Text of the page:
And that conclusion reads as follows:
While we were looking the other way, the digital revolution has happened: everyone but the ICZN now accepts electronic publication. The Code is aﬀorded legitimacy by workers and journals only because it serves them; if we allow it to become anachronistic then they will desert it – or, at best, pick and choose, following only those provisions of the Code that suit them. Facing this reality, the Code has no realistic option but to change – to recognise electronic publishing as valid.
I have no detailed recommendations to make regarding the recently proposed amendments to the Code (ICZN, 2008). Instead I ask only this simple question: will the Code step up to the plate and regulate electronic publications as well as printed publications? Because this is the only question that remains open. Simply rejecting electronic publication is no longer a valid option.
Which I’m sure is familiar rhetoric to long-time SDF advocates, but which I hope will rattle a few cages in the more conservative ranks of specialist taxonomists. I think it’s a very promising sign that BZN, the official journal of the ICZN, is prepared to publish this kind of advocacy — they didn’t even ask me to tone down the language. I hope it indicates that in high places, they are sensing which way the wind is blowing.
Here’s a reminder of why electronic publishing is so desirable: figure 3 from Sereno et al.’s (2007) paper on the bizarre skull of the rebbachisaurid Nigersaurus:
Let me remind you that this was a paper about skulls — vertebrae were not even on the agenda. Yet click through the image (go on, you have to) and you will see them each presented in glorious high-resolution detail. That paper was of course published in the PLoS ONE — a journal that, because it is online only, can provide this quality of figure reproduction, which shames even the very best of printed journals. To see printed-on-paper figures this detailed and informative, you have to right back to Osborn and Mook (1921).
Which is why I recently decided to put my open-access money where my electronic-only mouth is, and submit the forthcoming Archbishop description to a PLoS journal. In response to a challenge from Andy Farke, I rather precipitately made a public commitment to do my level best to get that paper submitted this calendar year; and while that may not actually happen, having that goal out there can only help. Seeing that gorgeous quarry photo of Spinophorosaurus was what tipped me over the edge into wanting to use PLoS. My plan is to describe the living crap out of that bad boy, photograph every element from every direction and put the whole lot in the paper — make the paper as close as possible as a surrogate for the specimen itself. Only PLoS (to my knowledge) can do this.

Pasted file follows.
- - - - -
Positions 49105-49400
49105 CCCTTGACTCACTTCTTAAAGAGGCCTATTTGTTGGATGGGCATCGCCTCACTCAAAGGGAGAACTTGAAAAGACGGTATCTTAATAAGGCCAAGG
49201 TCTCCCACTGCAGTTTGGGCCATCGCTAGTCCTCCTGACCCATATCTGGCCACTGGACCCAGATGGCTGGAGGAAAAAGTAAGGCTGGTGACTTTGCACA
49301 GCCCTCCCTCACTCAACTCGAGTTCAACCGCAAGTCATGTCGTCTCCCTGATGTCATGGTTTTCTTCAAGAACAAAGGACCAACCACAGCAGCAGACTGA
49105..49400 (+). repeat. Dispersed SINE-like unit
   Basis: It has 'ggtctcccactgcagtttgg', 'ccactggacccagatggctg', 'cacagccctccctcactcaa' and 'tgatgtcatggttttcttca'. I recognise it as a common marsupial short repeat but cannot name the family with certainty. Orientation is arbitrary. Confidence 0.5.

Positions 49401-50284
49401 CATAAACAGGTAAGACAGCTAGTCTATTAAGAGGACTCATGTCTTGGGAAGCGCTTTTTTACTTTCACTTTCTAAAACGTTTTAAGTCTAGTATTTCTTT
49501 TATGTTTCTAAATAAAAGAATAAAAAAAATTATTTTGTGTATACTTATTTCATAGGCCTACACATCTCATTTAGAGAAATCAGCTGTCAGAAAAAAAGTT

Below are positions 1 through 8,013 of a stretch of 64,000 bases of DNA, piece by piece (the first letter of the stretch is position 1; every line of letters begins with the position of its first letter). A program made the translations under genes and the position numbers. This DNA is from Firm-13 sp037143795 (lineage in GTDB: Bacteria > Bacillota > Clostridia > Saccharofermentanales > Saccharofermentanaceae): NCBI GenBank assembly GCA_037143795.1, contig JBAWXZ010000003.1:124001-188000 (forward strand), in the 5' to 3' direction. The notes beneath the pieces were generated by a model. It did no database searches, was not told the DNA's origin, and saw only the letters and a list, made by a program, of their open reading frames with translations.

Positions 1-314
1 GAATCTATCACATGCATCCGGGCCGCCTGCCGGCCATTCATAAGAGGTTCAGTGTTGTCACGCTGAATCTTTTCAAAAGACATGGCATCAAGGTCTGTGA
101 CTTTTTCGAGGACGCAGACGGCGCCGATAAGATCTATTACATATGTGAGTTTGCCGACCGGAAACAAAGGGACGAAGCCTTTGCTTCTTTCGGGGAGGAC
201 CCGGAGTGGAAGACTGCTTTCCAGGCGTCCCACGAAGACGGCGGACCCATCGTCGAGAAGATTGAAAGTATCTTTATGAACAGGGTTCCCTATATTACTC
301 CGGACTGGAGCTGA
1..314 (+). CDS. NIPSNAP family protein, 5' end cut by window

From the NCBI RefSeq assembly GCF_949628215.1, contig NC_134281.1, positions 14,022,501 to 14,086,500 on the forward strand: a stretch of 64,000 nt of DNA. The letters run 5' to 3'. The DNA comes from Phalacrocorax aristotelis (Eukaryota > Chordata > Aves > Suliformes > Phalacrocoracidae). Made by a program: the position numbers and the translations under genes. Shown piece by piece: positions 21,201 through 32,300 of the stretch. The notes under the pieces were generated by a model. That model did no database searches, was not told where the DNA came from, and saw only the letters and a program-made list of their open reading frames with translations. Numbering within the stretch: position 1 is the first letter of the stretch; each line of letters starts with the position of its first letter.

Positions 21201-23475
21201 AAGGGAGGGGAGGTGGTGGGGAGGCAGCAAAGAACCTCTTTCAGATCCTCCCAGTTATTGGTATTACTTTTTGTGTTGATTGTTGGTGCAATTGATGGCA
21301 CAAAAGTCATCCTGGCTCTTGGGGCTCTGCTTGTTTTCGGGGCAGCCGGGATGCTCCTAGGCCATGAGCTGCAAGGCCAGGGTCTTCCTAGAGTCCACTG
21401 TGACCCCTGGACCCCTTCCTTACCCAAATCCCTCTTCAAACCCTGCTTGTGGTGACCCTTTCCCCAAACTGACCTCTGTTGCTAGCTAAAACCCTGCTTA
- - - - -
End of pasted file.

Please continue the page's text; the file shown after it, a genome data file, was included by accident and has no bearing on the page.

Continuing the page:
(Of course, once you start wanting to include other kinds of information in your publications — videos, 3d models, etc. — then an electronic-only venue is literally your only option.)
I leave you with two photos of “Cervical P” of the Archbishop; commentary by Matt. These images are copyright the NHM since it’s their specimen.
- Hulke, J. W. 1880. Iguanodon Prestwichii, a new species from the Kimmeridge Clay, distinguished from I. Mantelli of the Wealden Formation in the S.E. of England and Isle of Wight by differences in the shape of the vertebral centra, by fewer than five sacral vertebrae, by the simpler character of its tooth-serrature, &c., founded on numerous fossil remains lately discovered at Cumnor, near Oxford. Quarterly Journal of the Geological Society 36:433-456. doi:10.1144/GSL.JGS.1880.036.01-04.36
- International Commission on Zoological Nomenclature. 2008. Proposed amendment of the International Code of Zoological Nomenclature to expand and refine methods of publication. Zootaxa 1908: 57-67, Bulletin of Zoological Nomenclature 65(4): 265-275 and various other places.
- Osborn, H. F. and C. C. Mook. 1921. Camarasaurus, Amphicoelias and other sauropods of Cope. Memoirs of the American Museum of Natural History, n.s. 3: 247-387, and plates LX-LXXXV. [HUGE download, but totally worth it.]
- Sereno, Paul C., Jeffrey A. Wilson, Lawrence M. Witmer, John A. Whitlock, Abdoulaye Maga, Oumarou Ide and Timothy A. Rowe. 2007. Structural Extremes in a Cretaceous Dinosaur. PLoS ONE 2 (11): e1230 (9 pages). doi:10.1371/journal.pone.0001230
- Taylor, Michael P. 2009. Electronic publication of nomenclatural acts is inevitable, and will be accepted by the taxonomic community with or without the endorsement of the Code. Bulletin of Zoological Nomenclature 66(3):205-214.
September 9, 2009
Today sees the publication of the new Journal of Vertebrate Paleontology, and with it my paper on the two best-known brachiosaurs and why they’re not congeneric (Taylor 2009). This of course is why I have been coyly referring to “Brachiosaurus” brancai in the last few months … I couldn’t bear to make the leap straight to saying Giraffatitan, a name that is going to take me a while to get used to.